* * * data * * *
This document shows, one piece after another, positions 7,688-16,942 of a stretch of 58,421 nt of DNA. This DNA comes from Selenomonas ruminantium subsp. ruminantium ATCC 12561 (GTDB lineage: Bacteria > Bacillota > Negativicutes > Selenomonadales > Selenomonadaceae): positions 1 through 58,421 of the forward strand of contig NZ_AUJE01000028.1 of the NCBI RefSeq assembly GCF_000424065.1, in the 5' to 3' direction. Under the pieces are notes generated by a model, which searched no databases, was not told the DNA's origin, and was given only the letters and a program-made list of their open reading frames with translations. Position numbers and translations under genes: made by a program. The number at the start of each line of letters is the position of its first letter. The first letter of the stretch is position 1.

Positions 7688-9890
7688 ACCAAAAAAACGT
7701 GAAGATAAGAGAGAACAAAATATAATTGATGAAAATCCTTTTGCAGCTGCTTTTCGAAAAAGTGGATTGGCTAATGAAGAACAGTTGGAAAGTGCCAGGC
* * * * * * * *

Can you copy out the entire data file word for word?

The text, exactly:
This document shows, one piece after another, positions 7,688-16,942 of a stretch of 58,421 nt of DNA. This DNA comes from Selenomonas ruminantium subsp. ruminantium ATCC 12561 (GTDB lineage: Bacteria > Bacillota > Negativicutes > Selenomonadales > Selenomonadaceae): positions 1 through 58,421 of the forward strand of contig NZ_AUJE01000028.1 of the NCBI RefSeq assembly GCF_000424065.1, in the 5' to 3' direction. Under the pieces are notes generated by a model, which searched no databases, was not told the DNA's origin, and was given only the letters and a program-made list of their open reading frames with translations. Position numbers and translations under genes: made by a program. The number at the start of each line of letters is the position of its first letter. The first letter of the stretch is position 1.

Positions 7688-9890
7688 ACCAAAAAAACGT
7701 GAAGATAAGAGAGAACAAAATATAATTGATGAAAATCCTTTTGCAGCTGCTTTTCGAAAAAGTGGATTGGCTAATGAAGAACAGTTGGAAAGTGCCAGGC